BA History of Art and Design student, Hannah Kempster, reflects on the value that a breakthrough prize has had for her confidence and career development.
I was very excited to find out that I had won the Anne Clements Breakthrough Award for my grades during the second year of my History of Art and Design degree. I hadn’t been aware of the award in advance, so I was extremely surprised to find out that I had won it. I loved the second year of the course and had wonderful experiences such as a trip to the Tate Modern, and a voluntary placement at Volk’s Electric Railway. Winning this prize felt like a fantastic end to a great year.
Breakthrough awards are given to second year undergraduate students to support and encourage them through what can be a challenging phase of their studies. The university also holds an annual celebration event for students and donors to celebrate the awards that are given in all subject areas. This is also an opportunity for donors to meet the winners of their prizes, and to see the impact that the awards can make in students’ lives. During the speeches, we were regaled with stories of the many ways the funds had been used. It was amazing to hear how students had used the awards for diverse projects including trips abroad and business start-ups. I left the evening feeling inspired and in awe of the amazing work that students are undertaking alongside their studies.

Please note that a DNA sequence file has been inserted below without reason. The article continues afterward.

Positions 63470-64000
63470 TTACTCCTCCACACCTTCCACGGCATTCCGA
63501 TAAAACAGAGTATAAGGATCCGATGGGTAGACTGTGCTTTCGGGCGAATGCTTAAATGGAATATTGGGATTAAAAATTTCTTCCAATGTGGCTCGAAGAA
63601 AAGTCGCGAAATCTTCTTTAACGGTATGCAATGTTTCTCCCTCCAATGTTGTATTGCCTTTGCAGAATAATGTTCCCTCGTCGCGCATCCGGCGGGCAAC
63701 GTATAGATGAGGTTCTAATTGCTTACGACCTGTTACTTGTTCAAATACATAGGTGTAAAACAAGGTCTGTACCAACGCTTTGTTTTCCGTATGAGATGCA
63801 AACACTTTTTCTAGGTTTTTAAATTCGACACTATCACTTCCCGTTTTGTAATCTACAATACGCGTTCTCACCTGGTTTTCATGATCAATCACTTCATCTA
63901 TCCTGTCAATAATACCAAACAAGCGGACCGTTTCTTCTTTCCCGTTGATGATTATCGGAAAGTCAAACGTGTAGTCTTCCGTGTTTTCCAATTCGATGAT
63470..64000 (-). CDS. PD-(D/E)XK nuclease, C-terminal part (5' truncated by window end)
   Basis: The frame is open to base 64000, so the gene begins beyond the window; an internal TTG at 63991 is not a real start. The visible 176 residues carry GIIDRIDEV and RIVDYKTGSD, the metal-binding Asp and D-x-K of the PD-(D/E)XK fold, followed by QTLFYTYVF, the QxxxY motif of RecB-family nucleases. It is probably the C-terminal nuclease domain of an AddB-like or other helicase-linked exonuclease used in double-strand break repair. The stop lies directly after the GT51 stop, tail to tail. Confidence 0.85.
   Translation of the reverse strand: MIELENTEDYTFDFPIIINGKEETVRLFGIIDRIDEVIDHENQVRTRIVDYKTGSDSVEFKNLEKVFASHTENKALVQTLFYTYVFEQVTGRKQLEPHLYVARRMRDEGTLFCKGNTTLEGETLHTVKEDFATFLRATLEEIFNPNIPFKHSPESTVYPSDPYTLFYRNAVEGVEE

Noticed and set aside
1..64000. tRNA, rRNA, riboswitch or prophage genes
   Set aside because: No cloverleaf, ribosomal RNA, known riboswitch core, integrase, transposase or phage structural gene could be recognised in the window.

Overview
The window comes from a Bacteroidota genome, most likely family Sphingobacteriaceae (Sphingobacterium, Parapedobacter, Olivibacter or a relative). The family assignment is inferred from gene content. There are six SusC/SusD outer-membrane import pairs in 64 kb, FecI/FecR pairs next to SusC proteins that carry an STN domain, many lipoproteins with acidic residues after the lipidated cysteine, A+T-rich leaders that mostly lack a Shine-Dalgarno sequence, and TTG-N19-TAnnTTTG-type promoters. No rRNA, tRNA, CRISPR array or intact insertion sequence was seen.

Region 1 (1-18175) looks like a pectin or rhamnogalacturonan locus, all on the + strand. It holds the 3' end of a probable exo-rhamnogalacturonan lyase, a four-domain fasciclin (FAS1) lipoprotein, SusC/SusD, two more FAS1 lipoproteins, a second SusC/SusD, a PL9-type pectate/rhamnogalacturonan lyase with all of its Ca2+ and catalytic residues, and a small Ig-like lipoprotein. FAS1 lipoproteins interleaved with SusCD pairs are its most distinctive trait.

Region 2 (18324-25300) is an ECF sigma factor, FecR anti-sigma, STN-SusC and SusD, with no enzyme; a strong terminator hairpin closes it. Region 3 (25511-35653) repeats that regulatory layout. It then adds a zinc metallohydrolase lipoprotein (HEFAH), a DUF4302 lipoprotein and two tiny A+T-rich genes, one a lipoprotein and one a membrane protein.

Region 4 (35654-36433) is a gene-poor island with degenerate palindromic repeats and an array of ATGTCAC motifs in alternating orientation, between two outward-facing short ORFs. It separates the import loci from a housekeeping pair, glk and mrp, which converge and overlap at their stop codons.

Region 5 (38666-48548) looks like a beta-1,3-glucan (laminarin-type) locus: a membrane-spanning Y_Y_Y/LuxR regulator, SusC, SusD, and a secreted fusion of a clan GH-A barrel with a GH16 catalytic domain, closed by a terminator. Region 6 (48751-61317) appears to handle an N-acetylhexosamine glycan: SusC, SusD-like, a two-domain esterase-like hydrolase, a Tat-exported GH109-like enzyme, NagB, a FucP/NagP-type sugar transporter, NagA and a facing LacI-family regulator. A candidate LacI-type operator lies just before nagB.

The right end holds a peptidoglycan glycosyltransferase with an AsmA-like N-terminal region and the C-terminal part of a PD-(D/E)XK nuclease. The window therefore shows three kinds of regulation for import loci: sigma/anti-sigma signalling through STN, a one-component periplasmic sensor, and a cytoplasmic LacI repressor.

Anne was sadly unable to come to the celebration evening, so I didn’t get a chance to thank her personally. However, her daughter Fiona was attendance. Fiona told me that Anne had had a career in design history and as a result wanted to support scholars in the same field. I am extremely grateful to Anne for this support. Winning an award represents not only financial backing, but a huge boost to my confidence. It gave me renewed enthusiasm and encouragement going into the final year of my studies.
Like many of my peers, I have had to work alongside my degree to support myself financially. The funds have allowed me to have some much needed time off work while I completed my final assignments and dissertation. While I had originally planned to also use the time to gain more work experience to enhance my employability, lockdown hasn’t allowed for this. This has been a blessing in disguise however, as I reflected on my career options and have decided to train to become a teacher. I am very pleased to say that I have accepted a place for next year to train to teach secondary school history. I am hugely grateful to Anne for the award, and the financial support that has allowed me the space and time to work on my studies. It has also given me the confidence and encouragement to pursue a career I know I will love.